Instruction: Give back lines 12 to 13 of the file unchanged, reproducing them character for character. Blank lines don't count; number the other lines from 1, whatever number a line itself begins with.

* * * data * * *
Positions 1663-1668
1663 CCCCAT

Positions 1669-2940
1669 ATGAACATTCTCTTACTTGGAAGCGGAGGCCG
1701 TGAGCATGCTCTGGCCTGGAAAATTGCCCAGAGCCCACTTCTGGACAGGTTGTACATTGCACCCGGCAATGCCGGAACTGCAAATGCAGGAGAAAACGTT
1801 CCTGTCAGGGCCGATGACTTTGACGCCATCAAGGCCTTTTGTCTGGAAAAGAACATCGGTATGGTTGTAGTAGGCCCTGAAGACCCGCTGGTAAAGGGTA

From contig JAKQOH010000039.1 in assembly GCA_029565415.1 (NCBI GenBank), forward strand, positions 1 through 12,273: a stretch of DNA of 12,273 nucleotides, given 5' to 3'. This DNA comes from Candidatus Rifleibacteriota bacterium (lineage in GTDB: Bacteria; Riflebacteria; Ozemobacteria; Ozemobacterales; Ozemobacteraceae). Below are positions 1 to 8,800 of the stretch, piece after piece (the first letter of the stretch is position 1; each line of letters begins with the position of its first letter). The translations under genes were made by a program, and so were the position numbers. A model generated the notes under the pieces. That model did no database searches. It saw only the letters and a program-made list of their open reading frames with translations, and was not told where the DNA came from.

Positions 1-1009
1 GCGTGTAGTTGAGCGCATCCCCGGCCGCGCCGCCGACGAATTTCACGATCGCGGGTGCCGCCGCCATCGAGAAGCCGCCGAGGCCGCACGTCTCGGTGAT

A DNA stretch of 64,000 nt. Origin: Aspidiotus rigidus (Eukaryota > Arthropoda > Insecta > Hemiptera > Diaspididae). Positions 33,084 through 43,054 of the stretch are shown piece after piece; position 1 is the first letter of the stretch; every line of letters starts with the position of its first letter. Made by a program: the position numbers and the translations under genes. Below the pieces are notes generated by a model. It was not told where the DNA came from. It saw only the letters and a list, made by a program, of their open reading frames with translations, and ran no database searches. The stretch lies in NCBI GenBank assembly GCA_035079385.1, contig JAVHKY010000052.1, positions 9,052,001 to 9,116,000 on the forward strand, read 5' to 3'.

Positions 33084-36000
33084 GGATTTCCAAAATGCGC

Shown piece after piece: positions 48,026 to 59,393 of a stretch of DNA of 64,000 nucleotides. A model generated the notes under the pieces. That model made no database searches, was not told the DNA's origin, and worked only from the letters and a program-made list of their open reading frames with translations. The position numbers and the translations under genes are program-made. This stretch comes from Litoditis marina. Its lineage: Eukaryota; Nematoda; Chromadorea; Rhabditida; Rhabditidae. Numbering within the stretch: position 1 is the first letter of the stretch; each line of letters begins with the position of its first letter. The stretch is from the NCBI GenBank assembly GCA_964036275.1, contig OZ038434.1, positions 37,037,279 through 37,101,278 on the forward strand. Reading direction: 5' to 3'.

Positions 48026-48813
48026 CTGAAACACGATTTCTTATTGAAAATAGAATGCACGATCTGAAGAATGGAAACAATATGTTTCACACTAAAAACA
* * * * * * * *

33084 GGATTTCCAAAATGCGC

Shown piece after piece: positions 48,026 to 59,393 of a stretch of DNA of 64,000 nucleotides. A model generated the notes under the pieces. That model made no database searches, was not told the DNA's origin, and worked only from the letters and a program-made list of their open reading frames with translations. The position numbers and the translations under genes are program-made. This stretch comes from Litoditis marina. Its lineage: Eukaryota; Nematoda; Chromadorea; Rhabditida; Rhabditidae. Numbering within the stretch: position 1 is the first letter of the stretch; each line of letters begins with the position of its first letter. The stretch is from the NCBI GenBank assembly GCA_964036275.1, contig OZ038434.1, positions 37,037,279 through 37,101,278 on the forward strand. Reading direction: 5' to 3'.